I got a scathing, hateful email back about how I was wrong.

Not sure what I was wrong about, I politely asked customer service to mediate.

I got another hateful email about how I’m a liar and how I ruined the item on purpose to get my money back.

I held my tongue. I used a larger monitor and saw that the original photo unsuccessfully disguised the damage. Within a few hours, ebay sided with me and refunded my money.

Stomach sour with being called a liar and a cheat, I emailed all the other sellers with whom I’ve had an easy and successful transaction. I thanked them for being decent human beings. I told them I appreciated them. I gave them good feedback.

And I am rather lost now, wondering what makes people hateful and mean. I wonder why, when told that something went wrong, the person in question didn’t say, “Weird. I could have sworn it was fine, but I’ll look into it.” This person didn’t do that. She leapt at me, clawing at my throat. For ten dollars.

Why all the hate? Where is the civility? The critical thinking?

I don’t understand some of the disgusting things said by people about the election. Whomever you voted for, there are ways to say you disagree or find someone dishonest without namecalling. Whatever you believe, there are ways to teach your kids your beliefs without demeaning other ideas. In fact, having strong opinions seems to be an ideal time to teach children. Someone cuts me off in traffic I talk to my kids about road rage and how dangerous it is. About choosing your battles. About being safe instead of being right.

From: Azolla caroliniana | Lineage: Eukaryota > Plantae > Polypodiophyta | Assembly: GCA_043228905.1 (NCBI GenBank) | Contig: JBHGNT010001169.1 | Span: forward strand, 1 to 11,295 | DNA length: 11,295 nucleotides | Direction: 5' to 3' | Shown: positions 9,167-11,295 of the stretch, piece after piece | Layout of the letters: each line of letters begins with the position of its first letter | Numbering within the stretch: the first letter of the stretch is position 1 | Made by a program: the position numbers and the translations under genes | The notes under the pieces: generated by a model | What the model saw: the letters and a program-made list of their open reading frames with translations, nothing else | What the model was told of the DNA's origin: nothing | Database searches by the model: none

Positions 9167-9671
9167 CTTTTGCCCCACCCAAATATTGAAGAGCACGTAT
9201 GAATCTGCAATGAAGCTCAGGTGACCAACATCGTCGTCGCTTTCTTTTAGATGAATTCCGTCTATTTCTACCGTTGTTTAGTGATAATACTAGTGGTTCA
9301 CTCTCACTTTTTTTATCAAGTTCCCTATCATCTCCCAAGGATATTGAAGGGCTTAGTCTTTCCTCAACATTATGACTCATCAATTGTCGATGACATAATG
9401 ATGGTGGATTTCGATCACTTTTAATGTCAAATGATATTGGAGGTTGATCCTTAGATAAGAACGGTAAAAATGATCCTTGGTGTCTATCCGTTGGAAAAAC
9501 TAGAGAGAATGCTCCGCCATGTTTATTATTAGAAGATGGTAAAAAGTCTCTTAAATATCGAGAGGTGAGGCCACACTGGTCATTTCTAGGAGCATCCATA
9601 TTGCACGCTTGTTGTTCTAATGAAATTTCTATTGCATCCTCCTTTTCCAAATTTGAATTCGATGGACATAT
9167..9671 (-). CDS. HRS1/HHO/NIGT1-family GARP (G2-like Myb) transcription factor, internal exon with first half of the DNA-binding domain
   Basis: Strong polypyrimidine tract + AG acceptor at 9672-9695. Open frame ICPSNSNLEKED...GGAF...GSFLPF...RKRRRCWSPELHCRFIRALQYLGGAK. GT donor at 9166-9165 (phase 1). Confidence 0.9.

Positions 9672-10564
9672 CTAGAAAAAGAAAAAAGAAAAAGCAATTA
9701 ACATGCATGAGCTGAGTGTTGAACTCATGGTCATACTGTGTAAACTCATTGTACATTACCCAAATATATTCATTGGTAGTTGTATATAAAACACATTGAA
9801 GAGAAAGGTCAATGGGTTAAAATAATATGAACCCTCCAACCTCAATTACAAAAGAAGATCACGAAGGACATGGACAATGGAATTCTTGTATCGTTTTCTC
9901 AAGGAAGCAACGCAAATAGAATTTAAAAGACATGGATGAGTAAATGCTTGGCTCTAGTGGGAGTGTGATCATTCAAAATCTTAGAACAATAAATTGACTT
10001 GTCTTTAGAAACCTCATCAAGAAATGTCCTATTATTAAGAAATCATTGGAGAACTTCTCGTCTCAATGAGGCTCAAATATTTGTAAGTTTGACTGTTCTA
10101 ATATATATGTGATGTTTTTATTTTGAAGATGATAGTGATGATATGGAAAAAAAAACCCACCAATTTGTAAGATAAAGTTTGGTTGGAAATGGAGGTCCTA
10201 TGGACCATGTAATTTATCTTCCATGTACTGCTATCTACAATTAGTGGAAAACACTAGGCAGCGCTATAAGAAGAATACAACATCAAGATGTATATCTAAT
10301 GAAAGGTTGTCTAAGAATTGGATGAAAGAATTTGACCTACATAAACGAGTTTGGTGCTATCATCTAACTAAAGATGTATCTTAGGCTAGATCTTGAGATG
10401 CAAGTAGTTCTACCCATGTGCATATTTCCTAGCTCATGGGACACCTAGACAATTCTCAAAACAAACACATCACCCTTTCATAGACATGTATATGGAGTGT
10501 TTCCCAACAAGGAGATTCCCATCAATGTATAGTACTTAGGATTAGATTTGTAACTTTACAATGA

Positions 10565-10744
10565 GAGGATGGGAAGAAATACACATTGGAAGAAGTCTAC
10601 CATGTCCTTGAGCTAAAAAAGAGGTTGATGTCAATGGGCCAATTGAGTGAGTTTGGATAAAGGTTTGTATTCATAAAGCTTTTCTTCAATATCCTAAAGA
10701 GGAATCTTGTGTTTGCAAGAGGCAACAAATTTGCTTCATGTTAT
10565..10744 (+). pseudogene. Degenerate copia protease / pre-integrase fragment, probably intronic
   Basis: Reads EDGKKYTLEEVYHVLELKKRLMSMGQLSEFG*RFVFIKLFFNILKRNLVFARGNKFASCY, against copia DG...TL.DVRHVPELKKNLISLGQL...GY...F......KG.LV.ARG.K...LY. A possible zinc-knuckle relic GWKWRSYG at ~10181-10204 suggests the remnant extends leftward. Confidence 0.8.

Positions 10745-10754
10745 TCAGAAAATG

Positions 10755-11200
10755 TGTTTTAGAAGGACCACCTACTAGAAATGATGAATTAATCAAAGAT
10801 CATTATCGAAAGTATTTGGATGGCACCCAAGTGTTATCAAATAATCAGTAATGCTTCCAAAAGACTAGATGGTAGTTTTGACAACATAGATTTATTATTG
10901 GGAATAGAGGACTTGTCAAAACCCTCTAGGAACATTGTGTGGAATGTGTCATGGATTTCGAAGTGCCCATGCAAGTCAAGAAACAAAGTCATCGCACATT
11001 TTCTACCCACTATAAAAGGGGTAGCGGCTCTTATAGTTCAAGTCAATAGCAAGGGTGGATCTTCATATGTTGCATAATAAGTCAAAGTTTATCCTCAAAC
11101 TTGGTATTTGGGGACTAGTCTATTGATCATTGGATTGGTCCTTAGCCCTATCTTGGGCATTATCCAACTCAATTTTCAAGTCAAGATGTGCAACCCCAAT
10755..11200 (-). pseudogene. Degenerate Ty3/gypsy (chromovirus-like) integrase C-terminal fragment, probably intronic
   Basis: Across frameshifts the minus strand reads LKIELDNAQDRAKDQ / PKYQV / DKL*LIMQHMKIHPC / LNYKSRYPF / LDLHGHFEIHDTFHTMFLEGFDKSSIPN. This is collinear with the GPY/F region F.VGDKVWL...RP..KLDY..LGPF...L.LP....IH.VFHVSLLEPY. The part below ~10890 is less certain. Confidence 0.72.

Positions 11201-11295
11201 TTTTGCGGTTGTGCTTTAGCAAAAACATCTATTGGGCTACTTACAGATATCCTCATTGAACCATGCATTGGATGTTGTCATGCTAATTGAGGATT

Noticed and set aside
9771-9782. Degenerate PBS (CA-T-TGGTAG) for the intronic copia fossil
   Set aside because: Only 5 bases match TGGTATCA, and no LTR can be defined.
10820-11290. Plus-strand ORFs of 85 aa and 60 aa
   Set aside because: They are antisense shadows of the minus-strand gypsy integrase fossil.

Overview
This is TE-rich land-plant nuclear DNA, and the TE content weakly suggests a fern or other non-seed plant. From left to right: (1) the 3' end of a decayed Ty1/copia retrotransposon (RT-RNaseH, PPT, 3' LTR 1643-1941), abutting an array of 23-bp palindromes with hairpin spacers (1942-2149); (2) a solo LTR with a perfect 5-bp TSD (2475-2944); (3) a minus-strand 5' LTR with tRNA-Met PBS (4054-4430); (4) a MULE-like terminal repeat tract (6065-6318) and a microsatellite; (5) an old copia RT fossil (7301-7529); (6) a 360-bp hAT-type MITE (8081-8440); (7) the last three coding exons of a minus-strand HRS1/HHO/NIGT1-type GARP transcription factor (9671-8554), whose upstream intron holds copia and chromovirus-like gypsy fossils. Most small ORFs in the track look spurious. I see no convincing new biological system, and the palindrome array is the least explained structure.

I tell my children what other people believe about politics, religion, and childrearing. I explain why their opinions have merit. And I say that I disagree. Sure, I explain my side a lot more thoroughly. But I don’t call names or judge or teach hatred.

What’s up with the namecalling, America? Why can’t we believe different things without attacking?

If you are a decent person, thank you. Please endeavor to be decent to someone today. And teach your kids to do the same.

Because seriously? I’m increasingly shocked when someone is nice.

And that’s a gross way to live.